So how do you feel about the current version of Windows, Windows 8?
Be honest. Don’t hold back. You can shout if you want; you can curl you fingers into a tight fist and pound your desk in a hysterical rage.
You can stand in the middle of the street cursing, clawing, heeing and hawing, with your laptop over your head threatening to smash it into the street…
Okay – wait don’t do that last bit but I’m sure, if you’ve actually used Windows 8 for at least 60 seconds, whatever you end up doing will include mumbling invective that would make your Sunday school teacher question your faith.
Let me tell you how Microsoft feels about Windows 8 and then I’ll tell you how I feel about it. You can tell me how you feel in the comment block below.
First, On May 14th 2013 at the JP Morgan Technology, Media & Telecom Conference in Boston, MA, Tami Reller, Microsoft’s Chief Marketing Officer, made an official announcement (her announcement starts at 02:40 in the audio clip) that over 100 million Windows 8 licenses had been sold. That prodigious figure included new PCs and tablets that shipped with Windows 8 pre-installed as well as user initiated upgrades.
Secondly, Windows 8 sales are tracking with Windows 7 sales for the same period of the prior year. In other words, Microsoft has sold as many Windows 8 licenses after the first six months of its October 26th 2012 release as it sold Windows 7 licenses after the first six months of its October 22nd 2009 release.
Microsoft really feels Windows 8 is a success because sales are strong and continue to rise. With over 70,000 Apps in the Microsoft store, over 250 million Skydrive users, and over 700 million active Microsoft accounts, Microsoft is feeling good. And with plans to roll out a major Windows 8 update later this year, known as Windows 8.1 (formerly Windows Blue), Microsoft is really feeling sanguine.
A public preview of Windows 8.1 will be freely available on June 26th 2013 then it will be generally available to the public sometime before year end, probably near the beginning of Q4.
But despite the evidence for popularity and these hopes of change, I still feel a general malaise about Windows 8. Why? Well because I still have personal issues with Windows. You know, gripes that I just can’t ignore.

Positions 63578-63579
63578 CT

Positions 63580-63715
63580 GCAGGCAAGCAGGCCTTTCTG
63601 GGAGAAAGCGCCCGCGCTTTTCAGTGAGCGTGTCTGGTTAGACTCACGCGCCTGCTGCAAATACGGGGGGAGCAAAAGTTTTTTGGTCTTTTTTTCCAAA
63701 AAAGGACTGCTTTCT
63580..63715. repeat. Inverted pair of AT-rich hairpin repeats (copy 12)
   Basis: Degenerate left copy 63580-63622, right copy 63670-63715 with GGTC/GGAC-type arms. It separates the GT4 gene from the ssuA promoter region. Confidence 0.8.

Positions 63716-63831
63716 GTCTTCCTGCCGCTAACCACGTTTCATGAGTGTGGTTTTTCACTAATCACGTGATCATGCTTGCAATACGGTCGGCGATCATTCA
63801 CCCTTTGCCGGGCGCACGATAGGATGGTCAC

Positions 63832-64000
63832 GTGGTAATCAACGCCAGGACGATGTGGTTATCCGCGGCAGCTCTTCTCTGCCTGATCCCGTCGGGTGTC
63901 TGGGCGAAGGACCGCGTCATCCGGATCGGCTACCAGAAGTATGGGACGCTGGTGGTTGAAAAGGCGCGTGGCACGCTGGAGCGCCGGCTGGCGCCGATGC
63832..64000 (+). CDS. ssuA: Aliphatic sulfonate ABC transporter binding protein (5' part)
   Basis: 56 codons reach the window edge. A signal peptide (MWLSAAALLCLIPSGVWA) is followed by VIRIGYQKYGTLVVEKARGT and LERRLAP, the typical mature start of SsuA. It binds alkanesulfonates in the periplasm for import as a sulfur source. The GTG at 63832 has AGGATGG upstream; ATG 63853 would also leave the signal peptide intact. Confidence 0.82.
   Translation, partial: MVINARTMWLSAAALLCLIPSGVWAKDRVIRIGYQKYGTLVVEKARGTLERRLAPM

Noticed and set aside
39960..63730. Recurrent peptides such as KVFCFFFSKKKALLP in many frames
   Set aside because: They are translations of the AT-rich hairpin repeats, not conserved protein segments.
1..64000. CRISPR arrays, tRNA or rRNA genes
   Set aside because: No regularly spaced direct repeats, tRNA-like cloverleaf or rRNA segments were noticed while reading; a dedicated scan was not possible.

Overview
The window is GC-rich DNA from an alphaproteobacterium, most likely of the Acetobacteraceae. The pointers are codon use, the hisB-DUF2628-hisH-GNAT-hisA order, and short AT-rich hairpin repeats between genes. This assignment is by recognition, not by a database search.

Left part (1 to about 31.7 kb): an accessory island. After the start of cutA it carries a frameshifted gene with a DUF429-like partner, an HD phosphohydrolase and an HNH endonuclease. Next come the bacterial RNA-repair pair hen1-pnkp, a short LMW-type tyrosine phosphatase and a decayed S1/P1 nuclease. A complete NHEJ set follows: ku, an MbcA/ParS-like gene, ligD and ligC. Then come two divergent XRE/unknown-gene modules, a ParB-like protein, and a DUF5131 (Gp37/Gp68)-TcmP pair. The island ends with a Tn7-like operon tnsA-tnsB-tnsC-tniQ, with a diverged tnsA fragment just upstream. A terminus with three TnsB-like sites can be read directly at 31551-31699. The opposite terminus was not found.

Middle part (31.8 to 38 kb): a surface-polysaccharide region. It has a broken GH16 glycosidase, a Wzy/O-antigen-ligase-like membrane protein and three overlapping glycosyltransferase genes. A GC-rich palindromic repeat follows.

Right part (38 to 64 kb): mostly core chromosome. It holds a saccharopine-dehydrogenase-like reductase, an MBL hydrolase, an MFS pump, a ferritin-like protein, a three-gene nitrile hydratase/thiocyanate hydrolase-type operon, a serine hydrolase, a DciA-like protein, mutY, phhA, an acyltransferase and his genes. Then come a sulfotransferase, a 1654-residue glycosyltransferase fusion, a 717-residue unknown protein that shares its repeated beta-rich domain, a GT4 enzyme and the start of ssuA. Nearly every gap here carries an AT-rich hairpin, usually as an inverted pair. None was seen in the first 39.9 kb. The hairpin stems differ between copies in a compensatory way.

- I hate the Start Screen: who cares about colorful live tiles? I’m a working professional not a teething infant.
- I miss not having a Start Button: it’s been with Windows since its inception, why take it away now?
- I hate not being able to boot to Desktop: Just get on with it, why make me swipe off a lock screen?
- I shun the Charms bar: there’s nothing charming about this silly flyout menu.
- I dread having to drag my mouse into screen corners to make hidden option bars fade into view
- And I despise the onerous process of hunting down the Shutdown button just to turn the computer off.
When I told my dad about the elusive Shutdown button he joshed, “Yeah, Vonnie that’s because they don’t want you to shut the damn thing down!”
We’re just going to have to wait and see if Windows 8.1 addresses the litany of complaints everyone has about this nascent operating system.
I’ve been a loyal Microsoft customer since Windows 3.1. I really like Microsoft.
Even though it’s a monolithic company and its ubiquity sometimes feels like a giant machine extending its digital tentacles into ever facet of my digital life (Tablets with the Microsoft Surface, Music with XBox Music, formerly Zune, entertainment with XBox One, cell phones with the Windows Phone, and even my freggin car with Windows Embedded Automotive), yet – despite all these things, I still like Microsoft because I think, generally speaking, it makes good stuff and I’ve seen it make ardent strides toward improvement.
I just hope the executive team at Microsoft makes the right decision here. Because if they mess this update up I might just jump to a Mac.
Dogmatic PC enthusiasts know this is tantamount to anathema but I might just abjure my allegiance to Microsoft if they flub this update.
Microsoft just has to get it right this time.